The excitement over Shell Chemical Appalachia LLC's final investment decision (FID) to construct a multi-billion dollar ethane cracker in Western Pennsylvania was palpable at one of the region’s first shale-related petrochemical conferences in Pittsburgh on Monday.
The first Northeast U.S. & Canada Petrochemical Construction Conference & Exhibition was nearly sold out, with 250 in attendance, conference organizers said. State economic development officials from Ohio, West Virginia and Pennsylvania shared their economic outlook for the burgeoning Northeast petrochemical industry and said two other proposed ethane crackers that would be comparable in size to Shell's facility remain on track.
"I just want to say how excited we all are about the decision that Shell made. It was actually closer to five years from initial discussions," said Secretary of the Pennsylvania Department of Community and Economic Development Dennis Davin of the work that went into attracting Shell to the region. "So it's been a long time. It spanned two different administrations. The previous administration really went all out on this one and really did a great job," he added of former Republican Gov. Tom Corbett's administration.
Shell first expressed interest in building an ethane cracker in Western Pennsylvania in 2011. On June 7, the company said it would begin construction on the facility in about a year-and-a-half (see Shale Daily, June 7). It would be built on a 400-acre site adjacent to the Ohio River in Potter and Center townships in Beaver County, about 30 miles northwest of Pittsburgh.
With a capacity to produce 1.6 million metric tons/year (mmty) of polyethylene and 1.5 mmty of ethylene, which are key building blocks for plastics, the facility is expected to employ 6,000 during construction and another 600 permanent employees once it's operational in the early 2020s. It would also be the first time in more than 20 years that such a facility has been built in the United States outside of the Gulf Coast.
State officials speaking on a regional governance panel Monday morning expressed optimism that Shell's decision would help advance two other similar projects planned for the region.
Thailand's PTT Global Chemical pcl (PTTGC) said last year that it would spend $100 million on preliminary design work for a multi-billion dollar facility in Belmont County, OH (see Shale Daily, Sept. 3, 2015). Brazil-based Odebrecht SA announced plans in 2013 for a facility in Wood County, WV, that would also be comparable to Shell's cracker (see Shale Daily, Nov. 14, 2013). The company said last year, however, that it would postpone its plans for the West Virginia facility pending further project analysis amid the commodities downturn (see Shale Daily, April 23, 2015).
Odebrecht recently transferred control of that project to its petrochemical affiliate Braskem SA, which recently told NGI's Shale Daily that Shell's decision to move forward with its facility would not affect its plans. PTTGC said the same.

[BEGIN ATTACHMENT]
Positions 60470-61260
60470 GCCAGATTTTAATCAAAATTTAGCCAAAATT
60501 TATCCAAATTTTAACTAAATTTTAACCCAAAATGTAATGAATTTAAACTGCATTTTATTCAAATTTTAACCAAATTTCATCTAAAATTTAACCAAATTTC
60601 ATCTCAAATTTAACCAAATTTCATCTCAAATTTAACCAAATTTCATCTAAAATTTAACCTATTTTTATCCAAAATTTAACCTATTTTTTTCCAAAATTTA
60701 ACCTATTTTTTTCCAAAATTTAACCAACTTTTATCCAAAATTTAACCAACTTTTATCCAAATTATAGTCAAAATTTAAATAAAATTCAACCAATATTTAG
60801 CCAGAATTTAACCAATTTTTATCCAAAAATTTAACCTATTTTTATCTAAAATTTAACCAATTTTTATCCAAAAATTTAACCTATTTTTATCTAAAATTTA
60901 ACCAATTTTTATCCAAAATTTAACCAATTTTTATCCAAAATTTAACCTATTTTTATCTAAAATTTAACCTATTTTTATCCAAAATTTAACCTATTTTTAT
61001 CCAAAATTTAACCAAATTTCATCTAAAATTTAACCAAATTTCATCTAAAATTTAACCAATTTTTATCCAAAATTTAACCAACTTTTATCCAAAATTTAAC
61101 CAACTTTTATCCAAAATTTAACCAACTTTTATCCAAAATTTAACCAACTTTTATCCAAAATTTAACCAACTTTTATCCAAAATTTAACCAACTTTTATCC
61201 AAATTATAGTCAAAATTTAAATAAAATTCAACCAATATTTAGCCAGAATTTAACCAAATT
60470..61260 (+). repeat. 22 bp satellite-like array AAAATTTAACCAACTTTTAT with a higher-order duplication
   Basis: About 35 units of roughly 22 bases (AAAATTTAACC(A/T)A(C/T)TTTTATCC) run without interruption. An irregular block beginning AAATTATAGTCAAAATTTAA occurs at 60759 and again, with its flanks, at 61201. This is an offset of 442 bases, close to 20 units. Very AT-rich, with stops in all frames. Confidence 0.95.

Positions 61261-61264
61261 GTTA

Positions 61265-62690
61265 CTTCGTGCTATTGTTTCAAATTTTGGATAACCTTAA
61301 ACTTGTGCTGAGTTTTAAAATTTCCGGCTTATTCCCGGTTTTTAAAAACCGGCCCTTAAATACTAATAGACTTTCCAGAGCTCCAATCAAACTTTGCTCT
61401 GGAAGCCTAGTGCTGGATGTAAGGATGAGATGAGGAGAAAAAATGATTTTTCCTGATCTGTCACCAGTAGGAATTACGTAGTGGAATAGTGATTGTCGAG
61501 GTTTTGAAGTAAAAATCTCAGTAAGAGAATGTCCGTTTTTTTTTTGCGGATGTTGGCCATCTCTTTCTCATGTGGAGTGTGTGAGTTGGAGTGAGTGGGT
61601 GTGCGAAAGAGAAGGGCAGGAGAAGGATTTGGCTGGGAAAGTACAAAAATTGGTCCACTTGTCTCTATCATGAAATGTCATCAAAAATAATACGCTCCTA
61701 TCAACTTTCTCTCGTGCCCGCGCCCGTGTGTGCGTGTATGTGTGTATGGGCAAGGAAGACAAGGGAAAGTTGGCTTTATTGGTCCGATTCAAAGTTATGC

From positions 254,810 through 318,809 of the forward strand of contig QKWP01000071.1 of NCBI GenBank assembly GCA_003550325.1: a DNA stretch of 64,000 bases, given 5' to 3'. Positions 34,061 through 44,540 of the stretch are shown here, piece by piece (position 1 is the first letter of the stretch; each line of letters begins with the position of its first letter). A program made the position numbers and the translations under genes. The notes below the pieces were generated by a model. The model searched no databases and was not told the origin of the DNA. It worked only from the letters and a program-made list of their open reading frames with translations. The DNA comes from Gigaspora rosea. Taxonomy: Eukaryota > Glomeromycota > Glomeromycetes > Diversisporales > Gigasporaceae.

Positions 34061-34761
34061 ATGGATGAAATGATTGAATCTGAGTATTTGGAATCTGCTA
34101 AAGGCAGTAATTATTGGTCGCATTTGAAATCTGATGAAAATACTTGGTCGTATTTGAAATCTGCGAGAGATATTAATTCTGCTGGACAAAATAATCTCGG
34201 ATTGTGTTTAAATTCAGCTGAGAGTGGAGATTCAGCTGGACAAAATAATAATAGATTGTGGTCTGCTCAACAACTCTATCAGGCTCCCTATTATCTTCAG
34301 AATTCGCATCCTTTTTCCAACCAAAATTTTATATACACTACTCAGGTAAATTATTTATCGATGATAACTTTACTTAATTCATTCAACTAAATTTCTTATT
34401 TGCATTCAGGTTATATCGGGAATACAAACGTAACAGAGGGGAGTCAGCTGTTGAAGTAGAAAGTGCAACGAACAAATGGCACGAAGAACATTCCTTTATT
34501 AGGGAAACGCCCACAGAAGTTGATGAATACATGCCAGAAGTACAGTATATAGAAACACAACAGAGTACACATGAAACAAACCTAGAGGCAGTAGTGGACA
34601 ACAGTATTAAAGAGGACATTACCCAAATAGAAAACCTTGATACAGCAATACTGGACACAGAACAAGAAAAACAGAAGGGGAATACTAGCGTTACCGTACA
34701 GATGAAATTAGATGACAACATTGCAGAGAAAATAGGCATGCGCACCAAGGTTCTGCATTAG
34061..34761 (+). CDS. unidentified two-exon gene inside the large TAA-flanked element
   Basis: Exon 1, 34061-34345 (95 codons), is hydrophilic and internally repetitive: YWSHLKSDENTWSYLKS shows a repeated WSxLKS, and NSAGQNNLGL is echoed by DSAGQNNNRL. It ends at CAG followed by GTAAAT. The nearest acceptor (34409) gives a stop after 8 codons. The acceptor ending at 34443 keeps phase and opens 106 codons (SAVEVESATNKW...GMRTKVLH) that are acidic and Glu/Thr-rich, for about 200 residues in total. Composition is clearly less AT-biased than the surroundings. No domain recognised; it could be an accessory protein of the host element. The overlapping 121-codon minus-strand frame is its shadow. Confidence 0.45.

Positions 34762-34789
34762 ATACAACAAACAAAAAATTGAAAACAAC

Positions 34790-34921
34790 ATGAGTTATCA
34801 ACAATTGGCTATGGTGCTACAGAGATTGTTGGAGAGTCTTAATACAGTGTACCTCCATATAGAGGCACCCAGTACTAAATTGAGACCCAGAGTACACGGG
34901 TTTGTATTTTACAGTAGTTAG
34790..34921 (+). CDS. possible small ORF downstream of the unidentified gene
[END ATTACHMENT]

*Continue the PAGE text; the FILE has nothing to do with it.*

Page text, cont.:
David Mustine, Senior Managing Director of Ohio's private economic development organization, JobsOhio, said PTTGC's project remains on track. Key air and water permits for the facility, he said, were filed in May and early June. The company, he said, is in the final stages of completing its design, engineering and cost analysis work. It hired two engineering consortiums to maximize competition and options, Mustine added.
"They have reiterated that their goal is to have a final investment decision in the first quarter of 2017," Mustine assured conference attendees. "So, it has pretty much been on target since we started working with them a couple years ago."
In an interview with NGI's Shale Daily, Secretary of the West Virginia Department of Commerce Keith Burdette said he remains optimistic about Braskem's facility, saying he expects the company to make a decision in 2017 or soon after.
"I can't tell you specifically what they're doing. But I can tell you their site is -- I'm guessing -- about 95% prepped," Burdette said. "All the demolition, almost all of it has been done. I think they're still looking at a couple things on the site, but they're probably further ahead [of the other facilities] as far as site preparation."
Burdette said Braskem's permitting process has been ongoing for two years. The company has only recently slowed permits down that must be active on a certain date.
"Braskem's parent has had a lot of challenges in Brazil," Burdette added. "To be honest, we are pleased that Odebrecht has kind of said 'this is now Braskem's project.' Odebrecht stepped away from it. We actually think that uncomplicates things a bit because we've been working with Braskem the longest." The company, Burdette said, has yet to set a date for an FID.
In October 2015, Ohio, Pennsylvania and West Virginia signed a three-year cooperative agreement aimed at creating policies that would promote the region's prolific shale plays to help generate more economic opportunities (see Shale Daily, Oct. 14, 2015). That effort, state officials said on Monday, is essential going forward in order to help the Appalachian Basin compete with the Gulf Coast.
Panelists noted that about 70% of the nation's polyethylene consumers are within 700 miles of the tri-state region. While they acknowledged that some of what is produced at Shell's facility will go to the Gulf or be exported overseas, they're still doing everything they can to get more money for workforce development and site preparation to be better prepared for the economic activity that Shell's facility and others are likely to create.
"The competition is pretty much over. It's over...We're not trying to build a facility anymore, we're trying to build an industry," Burdette said. "We make perfect sense, the opportunity to extract or process [natural gas], manufacture with it and sell it within the same basic area of the country is real and significant."